5. capchoirgirl says:

    I like the box. We have the old school boxes at my parish. However, as someone with a hearing disability, I do wish that the option of having a face to face confession was offered somewhere. When we get new priests, I don’t know their voices, and I don’t understand them. I have no idea what they’re asking me or, even, sometimes what my penance is. This is a problem if I need to go to confession and the only one available is the new priest.
    We are spoiled at my parish–we have confession every day, and before all the weekend Masses. The lines are always long. It’s wonderful. But I wish there was some way to adapt for parishioners who are hearing impaired/Deaf.

  6. happyfsspcatholic says:

    i am hearing impaired as well. i put my ear close to the (opening) & i whisper to the priest would he please speak up if i did not hear him. then he will. dont be afraid to ask him. i noticed that they always go up just one or two decibels louder. dont worry, Christ, speaking through the holy priest, does not yell as many do when one tells them one is hard of hearing!

  7. BenjaminiPeregrinus says:

    capchoirgirl- you should speak or send a note to your pastor about that. There is one particular local confessional that has a phone by the screen for the hearing impaired, they can use it and have amplification without being louder.

  8. Supertradmum says:

    Two quick points: one, some churches in the Midwest have taken out the traditional confessionals. One has no choice but to sit in front of the priest. Two, in these days of horrible and increasing spiritual warfare, we all are going to be tempted more to sin and be weak. Therefore, frequent Confession is even more important.

  9. Nan says:

    I don’t love face to face confession either although I’ve gone both as part of spiritual direction in which case I laughed when Father closed his eyes, at confession offered in conjunction with last chance Mass, the line I went to was for Father’s office, a bit disconcerting but fine. The other one is face to stole at my Byzantine rite parish, which takes getting used to because it’s in front of everyone, standing in front of Father at the corner of the iconostasis. I like the anonymous Church basement with curtains and whispering the best but the box is okay too.

    A few days ago I went to confession with a brand new priest who is a lovely confessor. I wasn’t terribly surprised because one of his ordination cards depicts the prodigal son and his father from Rembrandt’s painting, which I saw a few years ago at the Hermitage.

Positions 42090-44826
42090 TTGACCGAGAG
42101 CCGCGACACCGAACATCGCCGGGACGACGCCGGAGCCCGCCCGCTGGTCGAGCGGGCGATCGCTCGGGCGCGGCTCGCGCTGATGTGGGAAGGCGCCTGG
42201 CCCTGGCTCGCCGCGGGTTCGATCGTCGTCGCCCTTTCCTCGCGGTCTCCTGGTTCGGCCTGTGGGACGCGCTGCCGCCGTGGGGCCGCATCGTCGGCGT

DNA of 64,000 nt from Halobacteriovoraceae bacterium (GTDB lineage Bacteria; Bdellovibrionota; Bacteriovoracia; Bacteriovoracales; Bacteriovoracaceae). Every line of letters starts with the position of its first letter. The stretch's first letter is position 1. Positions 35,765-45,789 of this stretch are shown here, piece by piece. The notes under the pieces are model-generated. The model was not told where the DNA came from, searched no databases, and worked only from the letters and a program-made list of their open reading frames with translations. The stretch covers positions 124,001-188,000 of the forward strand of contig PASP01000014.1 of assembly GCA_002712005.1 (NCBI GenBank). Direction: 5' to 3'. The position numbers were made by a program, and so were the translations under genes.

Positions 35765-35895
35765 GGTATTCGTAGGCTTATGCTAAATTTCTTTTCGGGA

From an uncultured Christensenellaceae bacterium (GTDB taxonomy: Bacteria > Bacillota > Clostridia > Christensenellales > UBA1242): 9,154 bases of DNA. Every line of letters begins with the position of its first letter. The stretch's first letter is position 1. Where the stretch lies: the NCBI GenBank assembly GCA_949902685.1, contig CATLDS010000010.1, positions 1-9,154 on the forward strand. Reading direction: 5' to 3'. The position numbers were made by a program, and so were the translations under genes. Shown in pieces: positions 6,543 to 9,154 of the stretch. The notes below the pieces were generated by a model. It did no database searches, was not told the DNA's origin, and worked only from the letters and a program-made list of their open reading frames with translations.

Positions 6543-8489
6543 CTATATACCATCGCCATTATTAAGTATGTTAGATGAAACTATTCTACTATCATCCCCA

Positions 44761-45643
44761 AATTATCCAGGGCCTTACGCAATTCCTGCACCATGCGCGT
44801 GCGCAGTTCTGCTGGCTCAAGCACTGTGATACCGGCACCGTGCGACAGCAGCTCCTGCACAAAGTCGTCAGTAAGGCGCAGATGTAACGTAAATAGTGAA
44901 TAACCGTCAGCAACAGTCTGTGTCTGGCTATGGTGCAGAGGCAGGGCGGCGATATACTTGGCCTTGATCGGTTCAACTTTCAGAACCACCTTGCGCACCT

10. Imrahil says:

    I confess, pun not intended, that I prefer the more “judging” setting for somewhat more selfish reasons.

    As a point not of virtue but of vanity, I should be less insulted by the title of a murderer than by the title of a homicidal maniac. (G. K. Chesterton)

    I know I am a sinner, and that’s a tough enough nut to crack. I wouldn’t complicate it by having to confess myself a psycho in addition, which, as an aside, other than sinner, not all those around me are.

    I’m ready to humble myself as a sinner to receive judgment for my sin, but oh dear, forgive me, I am not perform the greater humiliation of submitting to therapy.

  11. un-ionized says:

    capchoirgirl, you could get together with your audiologist and priests to come up with a loop mike system. the mike would be on all the time and can be adjusted not to broadcast more than a few feet. I spoke to one of your priests about my deafness and he wasn’t interested at all and responded with disparaging noises but just a few months ago they were discussing looping the nave so maybe there is hope.

  12. Packrraat says:

    During a mission at our parish a few years ago, there were 2 priests hearing confessions, both standing up and the ones wishing to go to confession stood in lines in front of them. One of the priests was our pastor and the other the priest conducting the mission. This was during the time when our church was being wreckovated and the mission was in the parish hall. Our pastor, who was a very touchy-feely, immature priest, would put both of his arms around the person confessing, standing very close, face-to-face, his head very close to the head of the penitent. Too, too weird. I got in the OTHER line.

    Thankfully, he has moved on and so have we. Pity the parish to which he was reassigned.

  13. Bthompson says:

    As a priest, I don’t like hearing confessions face-to-face either.

    It is not the aspect of having someone before me as such, or a lack of anonymity*, it is the danger of the encounter becoming an encounter with Father rather than the Lord. I do my best to prevent Confession becoming counseling session or having any trappings thereof, as if it is the fount of my wisdom that the penitent is seeking rather than the Lord’s mercy. I tend to lower my eyes or close them while the penitent confesses. Only very rarely will I look at the penitent before I give advice and penance (and not always even then).